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Councilmember Patricia Mahan

We’ll keep watching how the ordinance is enforced and particularly any cases that have been referred to the City Attorney’s office.

 

9 replies »

  1. Thanks for this article Robert. I feel this is where the problem with our divisive Council begins.

    Lobbying and campaign contributions and other perks obviously make a difference with the blue pack of sponsored candidates that tend to vote their Party Line than their heart. Of course if they’re going to get helped in an upcoming election that is great motivation.

    There are some lobbyist that I find to be the scourge of the world. They are happy to sell out their friends, neighbors, and City for financial gain. This sociopathic Behavior and not only reprehensible but downright scary. This Behavior seems obvious to me when the Chamber of Commerce and the blue pack are involved. I feel these traitors will sell the city to developers and the 49ers on a moment’s notice without any regard for the residents.

    I hope Rod distances himself from these types of influences so he can do a through job policing this ordinance.

  2. When are you going to cover real ethic violations instead of this fake news. How about you start with the FPPC violation, unlawful action and fine by Council Member Watanabe? Why haven’t you covered that yet, Robert? If it was Mahan you would cover that for a week straight. It is obvious why, you are subjective and the author of Fake News for the Mission city. You are in the pocket of Lisa Gillmor and Jude Berry. Your spin and unprofessional is obvious to ALL! Let’s see if this makes it through your moderation!

  3. Anyone interested in learning more about the City’s Lobbyist Registration Ordinance or finding a list of current lobbyists can find information on the City’s website.

    It is important to note for anyone who reads this that the budget mentioned by Mr. Haugh is the full cost of a staff person, who spends part of their time on the lobbyist ordinance.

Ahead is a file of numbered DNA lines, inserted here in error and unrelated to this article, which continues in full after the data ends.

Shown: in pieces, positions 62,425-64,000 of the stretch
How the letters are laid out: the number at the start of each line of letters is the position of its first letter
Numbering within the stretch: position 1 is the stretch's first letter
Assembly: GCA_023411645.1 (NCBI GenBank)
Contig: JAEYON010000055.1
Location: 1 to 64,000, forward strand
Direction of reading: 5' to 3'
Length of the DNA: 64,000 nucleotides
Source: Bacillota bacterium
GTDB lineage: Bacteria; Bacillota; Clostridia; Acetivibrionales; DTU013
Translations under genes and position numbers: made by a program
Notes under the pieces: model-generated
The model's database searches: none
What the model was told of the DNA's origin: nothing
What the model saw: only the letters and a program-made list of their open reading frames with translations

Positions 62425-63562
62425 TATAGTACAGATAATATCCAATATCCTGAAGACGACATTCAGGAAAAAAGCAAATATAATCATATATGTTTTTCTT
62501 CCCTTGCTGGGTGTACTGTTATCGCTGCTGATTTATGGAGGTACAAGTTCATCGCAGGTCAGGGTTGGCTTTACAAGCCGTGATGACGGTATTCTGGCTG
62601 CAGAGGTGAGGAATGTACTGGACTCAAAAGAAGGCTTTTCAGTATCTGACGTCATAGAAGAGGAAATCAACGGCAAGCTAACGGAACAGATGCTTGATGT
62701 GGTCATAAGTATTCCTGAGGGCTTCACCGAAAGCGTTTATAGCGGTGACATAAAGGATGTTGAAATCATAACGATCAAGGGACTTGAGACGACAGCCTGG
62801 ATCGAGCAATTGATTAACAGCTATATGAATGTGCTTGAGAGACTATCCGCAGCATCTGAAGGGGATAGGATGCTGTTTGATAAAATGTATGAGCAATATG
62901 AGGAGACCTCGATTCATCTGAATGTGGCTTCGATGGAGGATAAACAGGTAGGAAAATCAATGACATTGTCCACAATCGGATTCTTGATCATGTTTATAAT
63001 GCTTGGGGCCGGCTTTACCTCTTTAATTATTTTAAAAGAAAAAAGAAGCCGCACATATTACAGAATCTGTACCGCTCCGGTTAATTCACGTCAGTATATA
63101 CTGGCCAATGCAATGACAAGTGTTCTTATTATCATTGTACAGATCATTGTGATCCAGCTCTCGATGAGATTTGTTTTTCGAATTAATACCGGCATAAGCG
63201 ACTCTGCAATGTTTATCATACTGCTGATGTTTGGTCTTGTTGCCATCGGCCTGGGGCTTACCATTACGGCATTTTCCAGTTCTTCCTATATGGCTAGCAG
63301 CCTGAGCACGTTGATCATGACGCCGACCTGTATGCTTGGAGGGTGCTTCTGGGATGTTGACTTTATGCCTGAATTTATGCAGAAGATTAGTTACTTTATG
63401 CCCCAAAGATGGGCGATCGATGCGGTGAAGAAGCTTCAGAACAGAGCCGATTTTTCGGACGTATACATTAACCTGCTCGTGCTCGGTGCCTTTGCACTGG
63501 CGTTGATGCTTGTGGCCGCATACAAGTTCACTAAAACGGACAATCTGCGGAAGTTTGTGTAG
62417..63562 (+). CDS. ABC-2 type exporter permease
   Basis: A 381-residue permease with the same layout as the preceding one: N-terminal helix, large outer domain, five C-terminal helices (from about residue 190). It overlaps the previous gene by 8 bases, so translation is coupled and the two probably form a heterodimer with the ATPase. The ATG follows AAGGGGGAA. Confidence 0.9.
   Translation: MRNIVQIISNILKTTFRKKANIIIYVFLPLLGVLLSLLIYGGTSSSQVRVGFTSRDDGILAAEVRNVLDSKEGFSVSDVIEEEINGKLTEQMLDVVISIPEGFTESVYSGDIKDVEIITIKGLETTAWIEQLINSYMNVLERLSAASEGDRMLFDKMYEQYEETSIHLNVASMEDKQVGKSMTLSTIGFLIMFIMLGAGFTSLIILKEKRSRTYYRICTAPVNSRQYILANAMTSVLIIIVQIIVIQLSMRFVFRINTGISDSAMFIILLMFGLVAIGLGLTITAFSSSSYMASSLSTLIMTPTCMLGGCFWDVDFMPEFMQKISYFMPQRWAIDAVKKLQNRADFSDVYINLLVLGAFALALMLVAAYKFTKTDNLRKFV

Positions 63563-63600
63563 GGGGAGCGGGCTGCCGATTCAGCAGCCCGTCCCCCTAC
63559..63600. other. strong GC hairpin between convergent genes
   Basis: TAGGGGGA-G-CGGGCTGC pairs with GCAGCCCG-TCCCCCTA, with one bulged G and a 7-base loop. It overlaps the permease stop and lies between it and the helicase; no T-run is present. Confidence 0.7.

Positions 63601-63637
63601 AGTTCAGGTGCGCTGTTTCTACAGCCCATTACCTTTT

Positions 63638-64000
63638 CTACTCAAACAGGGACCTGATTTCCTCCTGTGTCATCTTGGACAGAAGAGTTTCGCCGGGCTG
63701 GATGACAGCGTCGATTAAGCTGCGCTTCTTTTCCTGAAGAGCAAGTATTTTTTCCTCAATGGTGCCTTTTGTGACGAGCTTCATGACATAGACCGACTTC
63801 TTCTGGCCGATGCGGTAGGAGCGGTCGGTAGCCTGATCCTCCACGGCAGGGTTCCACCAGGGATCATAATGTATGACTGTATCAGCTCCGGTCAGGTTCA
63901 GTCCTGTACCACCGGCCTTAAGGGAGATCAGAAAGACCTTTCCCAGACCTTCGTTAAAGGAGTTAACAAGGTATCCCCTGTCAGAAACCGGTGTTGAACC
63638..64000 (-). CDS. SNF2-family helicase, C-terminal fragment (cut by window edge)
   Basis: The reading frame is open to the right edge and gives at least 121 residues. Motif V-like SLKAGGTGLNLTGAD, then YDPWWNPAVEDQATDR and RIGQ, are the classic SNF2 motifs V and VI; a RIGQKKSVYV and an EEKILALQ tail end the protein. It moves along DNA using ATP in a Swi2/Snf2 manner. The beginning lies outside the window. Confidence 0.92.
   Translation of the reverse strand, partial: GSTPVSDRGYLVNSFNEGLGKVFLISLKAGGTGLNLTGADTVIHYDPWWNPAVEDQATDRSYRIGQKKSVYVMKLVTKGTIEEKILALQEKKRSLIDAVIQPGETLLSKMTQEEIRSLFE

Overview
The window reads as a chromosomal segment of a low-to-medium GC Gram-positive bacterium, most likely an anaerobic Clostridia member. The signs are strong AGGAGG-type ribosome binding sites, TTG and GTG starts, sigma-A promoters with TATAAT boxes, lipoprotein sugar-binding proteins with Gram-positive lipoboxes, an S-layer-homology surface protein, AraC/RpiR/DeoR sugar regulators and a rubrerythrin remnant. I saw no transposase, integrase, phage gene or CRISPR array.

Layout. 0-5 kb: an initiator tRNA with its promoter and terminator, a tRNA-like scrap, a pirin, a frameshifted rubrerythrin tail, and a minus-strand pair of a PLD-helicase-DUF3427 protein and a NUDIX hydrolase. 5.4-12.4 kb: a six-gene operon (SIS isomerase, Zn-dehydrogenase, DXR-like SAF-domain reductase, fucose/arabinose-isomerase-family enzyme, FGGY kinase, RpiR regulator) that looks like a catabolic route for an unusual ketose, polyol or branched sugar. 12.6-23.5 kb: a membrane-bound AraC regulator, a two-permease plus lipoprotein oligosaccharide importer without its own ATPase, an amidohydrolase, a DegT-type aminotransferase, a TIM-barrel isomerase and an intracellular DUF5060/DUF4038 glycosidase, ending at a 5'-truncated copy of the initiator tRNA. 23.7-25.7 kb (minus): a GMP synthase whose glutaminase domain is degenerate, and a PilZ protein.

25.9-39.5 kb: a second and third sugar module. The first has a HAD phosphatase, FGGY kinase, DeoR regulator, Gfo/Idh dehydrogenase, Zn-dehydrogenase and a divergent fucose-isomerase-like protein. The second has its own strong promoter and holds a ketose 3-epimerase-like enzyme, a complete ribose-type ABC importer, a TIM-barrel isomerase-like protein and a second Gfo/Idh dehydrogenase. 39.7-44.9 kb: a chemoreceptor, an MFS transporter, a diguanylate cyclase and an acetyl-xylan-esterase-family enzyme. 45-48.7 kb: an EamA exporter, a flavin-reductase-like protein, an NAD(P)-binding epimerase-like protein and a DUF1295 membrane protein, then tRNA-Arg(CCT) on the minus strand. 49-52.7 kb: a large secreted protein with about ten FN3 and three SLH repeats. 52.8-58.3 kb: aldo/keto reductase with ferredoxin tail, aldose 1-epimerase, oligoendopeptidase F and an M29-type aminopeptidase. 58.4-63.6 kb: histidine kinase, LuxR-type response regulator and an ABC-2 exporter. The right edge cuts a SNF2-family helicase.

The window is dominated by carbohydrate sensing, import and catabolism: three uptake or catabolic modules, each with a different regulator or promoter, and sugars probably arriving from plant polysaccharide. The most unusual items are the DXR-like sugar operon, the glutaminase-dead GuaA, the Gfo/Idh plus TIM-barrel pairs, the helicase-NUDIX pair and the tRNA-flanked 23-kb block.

A portion of these costs have been offset by fee revenue from the lobbyist ordinance, a decrease in ongoing as-needed staffing, and other budget savings. The City Clerk’s Office overall was under-budget by $100,916 in FY 2015/16 and an estimated $384,996 in FY 2016/17.

    During that time, the program increased transparency by registering 79 lobbyists in 2016 and 83 lobbyists in 2017, while handling a combined 50 referrals and exemptions.

    As always, we will continue to look for ways to improve the administrative side of the lobbyist ordinance and appreciate the scrutiny and feedback provided by Mr. Haugh and others.

    –Rod Diridon, Jr., City Clerk

  4. Thanks Robert. It doesn’t seem like there is anything close to a robust enforcement mechanism. Leaves a lot to be desired.

  5. ATT: Robert Haugh: The author of Fake News for Santa Clara,
    You shouldn’t let the name you choose be the most meaningful part of your comment.

  6. Bress figured out how to bypass Diridon who is not trustworthy. He was on the council and greased lots of palms in his day. Bress sent letter directly to City Attorney and it worked for the Mahan complaint. You can’t trust a politician. That’s why we shouldn’t have an elected city clerk.

  7. Dominic!! Back on here with alias names. 🎉🎉Pure entertainment. Amazing that you typed all that without mentioning the “Appointed Mayor”😂😂 Caserta you are a joke. CasertaHasADirtyLittleSecet

  8. Rod, there could be a spreadsheet that is continually updated giving us a snapshot at a moment’s notice. You helped me with this before although it’s a bit cumbersome having to go form by form. This could be easy extrapolated for us to see at a glance rather than have to dig. Thanks

  9. Robert – It’s your job to monitor the lobbyist. SC gov’t is all about passing the buck these days. Rod Jr. just passed it to you. Best of luck!!